Good point though.
Different strokes, for different folks.

EddieStobbart Thu 08-Sep-16 18:16:38

The education establishment is against them, I'll take my advice from the experts. When people start pushing for the majority of kids to be educated at secondary moderns and for that cohort to include their own children (as opposed to other people's as is generally the case) then great, bring the grammar school system back. I'd rather we concentrated on improving the existing system. My aunt was at grammar school in the 1950s, left without siting any exams because she had a job in a typing pool - the growth in white collar jobs at the time that actually fuelled the social mobility.

To be honest, I don't completely understand if at the end of school your children are where they need to be at good university entrance level what all this extra pushing at school is actually supposed to be for?

Ontopofthesunset Thu 08-Sep-16 18:17:24

Strangely people are only in favour of grammar schools when they expect their own children to get into them. No one ever seems to be in favour of secondary modern schools. Selection only ever seems good when it works in your favour.

BertrandRussell Thu 08-Sep-16 18:17:38

So what specialised provision do you think should be made for the children who don't pass grammar school entry?

minifingerz Thu 08-Sep-16 18:21:04

"I have no objection to schools that can meet the needs and learning pace of the very bright"

I have a child who is exceptionally good at maths and music and appalling at literacy. He failed the 11+

What school would meet his needs if the vast majority of 'very bright' children are in grammar schools which are closed to him because his literacy is weak?

And where would you put the very bright but idle and dreamy children, who will not want to do a vocational training but wouldn't pass the 11+ or enjoy being in an academic hothouse?

And what about those exceptionally bright children whose parents won't enter them for the 11+?

Ontopofthesunset Thu 08-Sep-16 18:25:14

Clitheroe is in Lancashire LA which had over 13% children claiming FSM. So Clitheroe Grammar is not representative of its area. How exactly is it encouraging social mobility?

EddieStobbart Thu 08-Sep-16 18:28:32

Minifingerz, I have a friend who would have been in your DS's situation but with maths her weaker area. She is absolutely brilliant at other subjects and the idea that she could have been excluded from a grammar school where pupils would most probably be far weaker than her in the areas where she excels seems absolutely bizarre to me.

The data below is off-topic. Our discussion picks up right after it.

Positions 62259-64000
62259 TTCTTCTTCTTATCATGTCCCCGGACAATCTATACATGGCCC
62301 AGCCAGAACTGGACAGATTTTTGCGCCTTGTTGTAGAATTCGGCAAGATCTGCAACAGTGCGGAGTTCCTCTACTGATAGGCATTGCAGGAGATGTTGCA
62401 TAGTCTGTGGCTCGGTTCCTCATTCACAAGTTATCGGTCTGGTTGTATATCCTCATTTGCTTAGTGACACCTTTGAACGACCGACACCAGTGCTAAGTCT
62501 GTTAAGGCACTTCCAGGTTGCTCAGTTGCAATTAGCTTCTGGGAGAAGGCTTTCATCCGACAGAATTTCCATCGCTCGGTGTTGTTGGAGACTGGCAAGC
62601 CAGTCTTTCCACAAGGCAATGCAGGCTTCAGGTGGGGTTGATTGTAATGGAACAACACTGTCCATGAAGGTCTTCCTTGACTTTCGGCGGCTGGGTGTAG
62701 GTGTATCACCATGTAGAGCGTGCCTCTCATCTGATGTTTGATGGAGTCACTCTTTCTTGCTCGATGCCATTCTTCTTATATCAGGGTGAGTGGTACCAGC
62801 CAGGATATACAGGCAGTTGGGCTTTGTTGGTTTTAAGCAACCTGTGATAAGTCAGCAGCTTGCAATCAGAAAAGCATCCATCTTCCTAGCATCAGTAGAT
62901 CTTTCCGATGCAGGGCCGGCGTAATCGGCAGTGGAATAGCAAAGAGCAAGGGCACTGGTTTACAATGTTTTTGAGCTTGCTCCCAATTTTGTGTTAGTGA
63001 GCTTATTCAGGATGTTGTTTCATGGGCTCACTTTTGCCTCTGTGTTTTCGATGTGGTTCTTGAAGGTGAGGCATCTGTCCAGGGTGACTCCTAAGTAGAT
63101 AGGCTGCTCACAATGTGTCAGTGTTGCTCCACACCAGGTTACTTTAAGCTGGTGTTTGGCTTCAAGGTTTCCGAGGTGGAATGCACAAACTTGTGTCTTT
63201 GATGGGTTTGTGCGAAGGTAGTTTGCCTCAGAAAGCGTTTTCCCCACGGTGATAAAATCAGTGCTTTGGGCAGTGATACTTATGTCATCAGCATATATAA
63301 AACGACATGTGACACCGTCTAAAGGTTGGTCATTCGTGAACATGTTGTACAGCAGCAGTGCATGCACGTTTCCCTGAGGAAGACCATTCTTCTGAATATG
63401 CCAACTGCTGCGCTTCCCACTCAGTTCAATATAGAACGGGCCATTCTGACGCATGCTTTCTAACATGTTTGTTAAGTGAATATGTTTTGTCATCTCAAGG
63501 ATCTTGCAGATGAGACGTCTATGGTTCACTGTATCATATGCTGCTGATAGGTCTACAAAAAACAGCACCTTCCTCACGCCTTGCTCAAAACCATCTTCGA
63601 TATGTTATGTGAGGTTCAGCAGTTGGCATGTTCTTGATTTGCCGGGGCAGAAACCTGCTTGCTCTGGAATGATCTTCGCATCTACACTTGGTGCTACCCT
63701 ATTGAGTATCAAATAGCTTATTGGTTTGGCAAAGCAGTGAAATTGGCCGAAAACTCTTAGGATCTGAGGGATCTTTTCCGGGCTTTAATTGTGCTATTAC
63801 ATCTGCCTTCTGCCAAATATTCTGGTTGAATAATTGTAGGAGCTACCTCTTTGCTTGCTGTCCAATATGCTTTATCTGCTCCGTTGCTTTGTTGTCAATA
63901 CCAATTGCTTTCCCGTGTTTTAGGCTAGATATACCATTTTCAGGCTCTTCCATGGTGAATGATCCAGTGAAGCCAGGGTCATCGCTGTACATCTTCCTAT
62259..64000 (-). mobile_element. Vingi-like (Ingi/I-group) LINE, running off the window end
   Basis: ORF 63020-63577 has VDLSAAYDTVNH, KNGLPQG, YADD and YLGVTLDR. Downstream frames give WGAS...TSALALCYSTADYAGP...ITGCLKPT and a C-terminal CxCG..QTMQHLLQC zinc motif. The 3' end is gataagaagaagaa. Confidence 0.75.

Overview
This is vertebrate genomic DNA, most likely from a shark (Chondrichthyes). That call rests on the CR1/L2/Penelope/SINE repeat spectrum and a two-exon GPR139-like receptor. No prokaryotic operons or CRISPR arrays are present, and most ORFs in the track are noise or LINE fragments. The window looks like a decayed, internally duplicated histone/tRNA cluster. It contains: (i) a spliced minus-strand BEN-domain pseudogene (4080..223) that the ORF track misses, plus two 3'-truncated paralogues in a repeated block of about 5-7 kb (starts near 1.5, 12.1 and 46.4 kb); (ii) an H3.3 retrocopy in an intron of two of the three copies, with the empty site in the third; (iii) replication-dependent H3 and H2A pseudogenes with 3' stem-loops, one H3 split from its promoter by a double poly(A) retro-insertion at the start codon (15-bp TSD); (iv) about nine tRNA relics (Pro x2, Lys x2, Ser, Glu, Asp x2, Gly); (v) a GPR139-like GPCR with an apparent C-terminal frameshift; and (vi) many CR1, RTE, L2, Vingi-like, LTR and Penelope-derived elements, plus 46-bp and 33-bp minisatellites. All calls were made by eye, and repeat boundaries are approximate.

Totallyspies17 Thu 08-Sep-16 18:28:45

mini
I also have a very bright child with poor spatial awareness and so the 11+ non verbal is a struggle for him, despite achieving the highest level in all his subjects in year 5. Not sure it's relevant to this thread but it makes me sad that a bright child (or indeed any child) would feel a failure at such a young age.

gillybeanz Thu 08-Sep-16 18:29:06

How on earth is it not representative of it's area.
bright kids get to go whatever their background, my friend dd attends, they are as poor as church mice and FSM

minifingerz Thu 08-Sep-16 18:29:15

"The problem with our schools is they are one size fits all. There should be options to suit each and every child"

Why do they need to be on separate sites to do this?

My dc's comprehensive has highly academic children doing 4A levels and studying music at grade 8. In the same building there are children doing BTECS. All the children do really well because the school has adequate resources and experienced teachers. What would be gained by separating the vocational and academic students out into separate schools if they are currently thriving in the same institution? And if my dc's comprehensive can do it why can't others?

Flatcoatfan Thu 08-Sep-16 18:31:44

And what about the children who don't hit their stride until later? My daughter would never have passed an 11+ exam but by the time she was in year 9 she 'got it'. She's just done her GCSEs and did much better than everyone predicted. We don't have grammar schools here. Thank goodness.

sandyholme Thu 08-Sep-16 18:35:45

Well total under my system of '40% ' educated in selective education and under the dispensation given because of your DSs disability he would fly in to the grammar !

BertrandRussell Thu 08-Sep-16 18:35:49

"bright kids get to go whatever their background, "

That's just factually incorrect.

What specialized provision would you make for the children who are not selected for grammar school?